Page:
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panchodog
Nov 14, 2019

I was left disappointed with this book. It just didn't ring true to me. The setting is a fictional town on the NC coast, which I have no problem with, but the different characters kept going to Asheville (!?) to get stuff. That makes no sense at all. It read to me like someone who has spent a lot of time in marshes along the Southeast coast, but, as a native North Carolinian, I did not feel like the author really got North Carolina specifically. It bugged me enough to go look up her bio. I saw that she is from Georgia and now lives in Idaho. The setting felt more like the Georgia coast to me. The bit about Asheville was just superfluous and could have been subbed with any number of other cities. I think this book would have worked better if she had set it along the Georgia coast, but I was willing to overlook the little missteps like that and some of the dialogue, but then the rushed last part of the book and the ending left a sour taste in my mouth. I did like the beginning of the book better and really liked the idea of a "Marsh Girl", but it just didn't hang together the way I wanted it to. I would give this book an "okay", but definitely don't get all the love for it. There are better Southern and North Carolinian books out there.

For a book that has some similarities to this novel I highly recommend "Refuge" by Dot Jackson, who was a native North Carolinian who wrote for the Charlotte Observer for years. It is absolutely spot-on with dialect and sense of place. CHPL does have it. I read it ten years ago and it still hangs with me.

And it is in no way as good as anything Barbara Kingsolver has ever written in my estimation. Kingsolver is always spot on with facts and dialect and dialogue. Owens fell short.

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msf_grpl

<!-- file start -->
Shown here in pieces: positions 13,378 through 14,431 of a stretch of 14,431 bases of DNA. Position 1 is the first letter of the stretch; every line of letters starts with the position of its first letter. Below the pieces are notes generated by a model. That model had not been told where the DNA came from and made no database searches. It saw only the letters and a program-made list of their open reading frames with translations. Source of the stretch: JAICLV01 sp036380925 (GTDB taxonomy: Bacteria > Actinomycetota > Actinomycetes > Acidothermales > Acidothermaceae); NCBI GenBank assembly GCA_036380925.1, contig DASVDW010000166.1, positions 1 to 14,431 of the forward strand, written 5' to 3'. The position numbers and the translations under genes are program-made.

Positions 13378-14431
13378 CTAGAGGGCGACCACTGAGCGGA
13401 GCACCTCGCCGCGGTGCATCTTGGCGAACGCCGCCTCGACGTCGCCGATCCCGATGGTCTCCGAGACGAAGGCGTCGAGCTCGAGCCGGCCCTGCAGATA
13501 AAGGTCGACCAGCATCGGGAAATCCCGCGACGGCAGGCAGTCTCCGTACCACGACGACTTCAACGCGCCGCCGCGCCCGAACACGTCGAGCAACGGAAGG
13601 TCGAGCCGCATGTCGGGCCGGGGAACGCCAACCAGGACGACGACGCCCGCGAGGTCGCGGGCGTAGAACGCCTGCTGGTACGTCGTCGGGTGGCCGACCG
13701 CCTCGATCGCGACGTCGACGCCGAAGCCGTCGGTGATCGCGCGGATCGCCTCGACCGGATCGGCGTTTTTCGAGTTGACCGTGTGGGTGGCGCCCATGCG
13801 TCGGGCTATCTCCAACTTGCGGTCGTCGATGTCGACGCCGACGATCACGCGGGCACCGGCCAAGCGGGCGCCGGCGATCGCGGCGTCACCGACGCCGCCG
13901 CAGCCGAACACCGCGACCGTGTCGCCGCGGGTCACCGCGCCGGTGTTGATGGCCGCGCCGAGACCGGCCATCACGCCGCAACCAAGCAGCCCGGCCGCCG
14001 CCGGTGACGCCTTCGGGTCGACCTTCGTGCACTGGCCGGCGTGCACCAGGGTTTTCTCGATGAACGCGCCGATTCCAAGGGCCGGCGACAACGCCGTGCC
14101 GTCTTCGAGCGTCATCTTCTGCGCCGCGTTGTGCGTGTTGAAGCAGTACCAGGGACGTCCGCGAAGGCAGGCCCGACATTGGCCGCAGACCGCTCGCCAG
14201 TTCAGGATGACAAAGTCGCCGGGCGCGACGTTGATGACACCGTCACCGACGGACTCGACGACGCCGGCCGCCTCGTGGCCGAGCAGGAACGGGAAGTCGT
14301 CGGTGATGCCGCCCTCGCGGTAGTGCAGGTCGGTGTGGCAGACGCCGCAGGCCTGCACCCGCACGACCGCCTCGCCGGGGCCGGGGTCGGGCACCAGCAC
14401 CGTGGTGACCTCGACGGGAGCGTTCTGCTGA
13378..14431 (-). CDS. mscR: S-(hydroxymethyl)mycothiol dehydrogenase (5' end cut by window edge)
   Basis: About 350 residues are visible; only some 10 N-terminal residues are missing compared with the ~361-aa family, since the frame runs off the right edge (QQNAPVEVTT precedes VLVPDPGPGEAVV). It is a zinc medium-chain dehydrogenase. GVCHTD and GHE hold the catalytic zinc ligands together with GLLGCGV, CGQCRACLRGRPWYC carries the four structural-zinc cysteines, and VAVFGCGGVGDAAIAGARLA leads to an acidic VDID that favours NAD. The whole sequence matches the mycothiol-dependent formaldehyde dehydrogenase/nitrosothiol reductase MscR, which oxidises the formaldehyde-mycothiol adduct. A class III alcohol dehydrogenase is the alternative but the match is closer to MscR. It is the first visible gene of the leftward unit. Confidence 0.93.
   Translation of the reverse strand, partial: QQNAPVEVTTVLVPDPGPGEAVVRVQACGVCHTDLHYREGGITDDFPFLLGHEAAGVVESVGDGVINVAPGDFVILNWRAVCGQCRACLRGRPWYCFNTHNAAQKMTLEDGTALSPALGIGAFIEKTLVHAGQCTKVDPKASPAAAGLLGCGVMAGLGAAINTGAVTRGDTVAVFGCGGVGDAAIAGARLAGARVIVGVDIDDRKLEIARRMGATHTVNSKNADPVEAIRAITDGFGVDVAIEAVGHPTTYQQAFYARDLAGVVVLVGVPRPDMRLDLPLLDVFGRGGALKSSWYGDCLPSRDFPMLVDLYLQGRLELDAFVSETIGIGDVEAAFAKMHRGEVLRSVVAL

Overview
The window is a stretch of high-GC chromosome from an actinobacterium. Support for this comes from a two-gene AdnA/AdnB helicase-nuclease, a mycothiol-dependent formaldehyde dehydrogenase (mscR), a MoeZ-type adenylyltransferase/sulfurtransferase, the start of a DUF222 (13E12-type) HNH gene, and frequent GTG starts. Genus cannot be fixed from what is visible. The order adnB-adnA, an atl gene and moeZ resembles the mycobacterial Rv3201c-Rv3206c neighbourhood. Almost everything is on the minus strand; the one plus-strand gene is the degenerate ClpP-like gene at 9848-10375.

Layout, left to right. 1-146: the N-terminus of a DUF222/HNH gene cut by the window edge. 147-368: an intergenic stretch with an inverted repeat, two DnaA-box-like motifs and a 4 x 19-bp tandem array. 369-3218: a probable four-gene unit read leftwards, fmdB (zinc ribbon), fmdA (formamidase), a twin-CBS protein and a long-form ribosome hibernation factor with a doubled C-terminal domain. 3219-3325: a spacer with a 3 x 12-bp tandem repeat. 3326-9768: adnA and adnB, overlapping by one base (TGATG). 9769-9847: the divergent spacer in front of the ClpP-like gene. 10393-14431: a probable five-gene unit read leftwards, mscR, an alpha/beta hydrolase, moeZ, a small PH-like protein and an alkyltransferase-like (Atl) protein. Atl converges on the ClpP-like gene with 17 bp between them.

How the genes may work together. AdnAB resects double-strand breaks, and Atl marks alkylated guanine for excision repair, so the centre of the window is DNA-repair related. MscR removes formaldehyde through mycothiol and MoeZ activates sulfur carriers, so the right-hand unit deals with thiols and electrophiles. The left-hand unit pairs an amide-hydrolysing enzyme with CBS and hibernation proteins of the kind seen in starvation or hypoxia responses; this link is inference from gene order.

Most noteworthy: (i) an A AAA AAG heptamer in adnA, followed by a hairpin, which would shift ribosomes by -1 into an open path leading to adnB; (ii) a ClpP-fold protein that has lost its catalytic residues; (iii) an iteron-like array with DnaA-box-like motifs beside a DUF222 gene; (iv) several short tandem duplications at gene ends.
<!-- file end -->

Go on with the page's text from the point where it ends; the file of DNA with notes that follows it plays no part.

Nov 13, 2019

I'm just not sure why this has been so popular. Some parts were lovely, and the author did a nice job evoking the atmosphere of the Outer Banks, the time and place. The beginning of the novel was the best, getting to know the main character, Kya, and getting a feel for her world. And there is some intrigue, as we're taken back and forth from her childhood story to a current murder investigation.

But I found too much of the plot, and the dialogue, just too unbelievable, implausible. I was intrigued enough to keep reading through the somewhat tedious YA romance and the last half, but mostly in the hopes that the story would redeem itself.

But no, implausible. Right to the end. Ugh. Maybe if there wouldn't have been such hype, if I had gone in with lower expectations, I would have been more forgiving and liked it better??

FPL_Lori Nov 11, 2019

This book lives up to the hype and blends all the genres. If you love vivid descriptions of nature, murder mysteries, and romance, you'll love "Where the Crawdads Sing."

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t3485tank
Oct 31, 2019

t3485tank thinks this title is suitable for 15 years and over

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AliceInWonderbread
Sep 19, 2019

AliceInWonderbread thinks this title is suitable for 17 years and over

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nherrera61
Aug 07, 2019

nherrera61 thinks this title is suitable for 18 years and over

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cknightkc
Jun 24, 2019

“She knew the years of isolation had altered her behavior until she was different from others, but it wasn't her fault she'd been alone. Most of what she knew, she'd learned from the wild. Nature had nurtured, tutored, and protected her when no one else would.”

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cknightkc
Jun 24, 2019

“I wasn't aware that words could hold so much. I didn't know a sentence could be so full.”

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cknightkc
Jun 24, 2019

“Sometimes she heard night-sounds she didn’t know or jumped from lightning too close, but whenever she stumbled, it was the land who caught her. Until at last, at some unclaimed moment, the heart-pain seeped away like water into sand. Still there, but deep. Kya laid her hand upon the breathing, wet earth, and the marsh became her mother.”